|G A M B L I N G T H R E E N O T R U M P|
|Seven or More Tricks in a Solid Minor Suit|
A Lot of Tricks in a Long Suit!
Wow! If your partner has one trick you can make 3NT... Providing they don't take the first five or more tricks.
This is exactly the sort of hand the Gambling 3NT bid was devised for. This is not a new idea, but has been part of the British ACOL system for years and years, but the Brits require stoppers on the outside, unlike modern American players who often say, "Nothing Outside." Interestingly, Eddie Kantar says you should play this with any solid suit, not just a minor, but few Americans use that agreement.
So what's wrong with this convention? It's this: It's always played from the wrong side. Your partner should be the declarer. Sure, I know, those of you who play it say you have had some great successes with the bid, but I know you also have had some absolute disasters as well, and so do you.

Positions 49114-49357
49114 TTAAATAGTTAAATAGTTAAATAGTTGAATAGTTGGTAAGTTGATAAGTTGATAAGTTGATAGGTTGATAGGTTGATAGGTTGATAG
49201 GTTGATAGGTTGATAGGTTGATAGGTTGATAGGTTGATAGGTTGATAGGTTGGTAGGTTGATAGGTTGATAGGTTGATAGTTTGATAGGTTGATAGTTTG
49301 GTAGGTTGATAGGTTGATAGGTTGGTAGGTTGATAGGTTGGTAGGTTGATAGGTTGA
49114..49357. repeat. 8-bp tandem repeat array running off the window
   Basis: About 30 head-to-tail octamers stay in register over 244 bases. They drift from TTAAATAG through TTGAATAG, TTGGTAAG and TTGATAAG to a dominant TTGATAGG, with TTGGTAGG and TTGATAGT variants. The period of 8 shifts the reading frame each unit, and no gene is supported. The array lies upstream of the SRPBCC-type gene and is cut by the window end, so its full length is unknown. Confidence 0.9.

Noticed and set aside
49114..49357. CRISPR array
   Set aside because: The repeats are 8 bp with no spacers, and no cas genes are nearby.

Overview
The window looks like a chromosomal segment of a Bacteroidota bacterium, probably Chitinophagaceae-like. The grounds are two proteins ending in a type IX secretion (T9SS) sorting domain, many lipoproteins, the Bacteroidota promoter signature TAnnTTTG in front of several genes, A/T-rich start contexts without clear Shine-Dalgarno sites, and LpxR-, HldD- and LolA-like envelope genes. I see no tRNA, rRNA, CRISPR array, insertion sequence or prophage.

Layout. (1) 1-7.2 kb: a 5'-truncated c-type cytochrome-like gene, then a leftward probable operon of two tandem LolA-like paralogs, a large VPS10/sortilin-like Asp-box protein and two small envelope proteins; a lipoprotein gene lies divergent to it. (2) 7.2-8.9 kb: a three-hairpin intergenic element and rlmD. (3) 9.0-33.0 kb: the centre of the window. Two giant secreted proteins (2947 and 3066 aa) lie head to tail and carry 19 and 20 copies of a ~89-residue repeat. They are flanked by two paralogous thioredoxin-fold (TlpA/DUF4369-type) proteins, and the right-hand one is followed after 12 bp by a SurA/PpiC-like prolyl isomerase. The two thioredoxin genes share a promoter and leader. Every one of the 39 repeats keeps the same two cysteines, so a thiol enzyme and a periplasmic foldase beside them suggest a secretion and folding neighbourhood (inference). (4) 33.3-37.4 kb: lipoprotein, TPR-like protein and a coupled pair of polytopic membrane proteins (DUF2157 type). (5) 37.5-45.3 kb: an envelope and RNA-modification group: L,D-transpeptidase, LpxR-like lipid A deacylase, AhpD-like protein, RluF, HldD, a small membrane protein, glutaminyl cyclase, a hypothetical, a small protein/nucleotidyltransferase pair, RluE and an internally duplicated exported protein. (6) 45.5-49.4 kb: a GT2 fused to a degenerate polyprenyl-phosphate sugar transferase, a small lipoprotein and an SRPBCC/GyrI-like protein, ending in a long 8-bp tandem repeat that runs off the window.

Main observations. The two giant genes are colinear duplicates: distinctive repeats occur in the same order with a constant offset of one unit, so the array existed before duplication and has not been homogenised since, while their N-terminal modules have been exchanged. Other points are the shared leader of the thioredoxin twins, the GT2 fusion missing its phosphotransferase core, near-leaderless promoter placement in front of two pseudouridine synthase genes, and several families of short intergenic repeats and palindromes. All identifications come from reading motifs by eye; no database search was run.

Below is an example of what the full hand might look like.
Take the Gamble Out!
First, a short discussion of preemptive bidding... the purpose of a preempt is to make it difficult for the oppenents to either find the right suit or to find the right level. The hand below is one that many players would open 3 in hopes that the opponents go wrong, since they obviously have a either a spade or heart fit, and possibly a fit in both. However, a 3-level preempt still leaves the rest of the 3-level open for them to probe for the best contract. A 4-level preempt is more effective but runs the risk of preempting partner, who might otherwise have wanted to play 3NT.
Here's a suggestion to solve both problems presented:
If you would like a more complete explanation of the Gambling Three Notrump agreement try: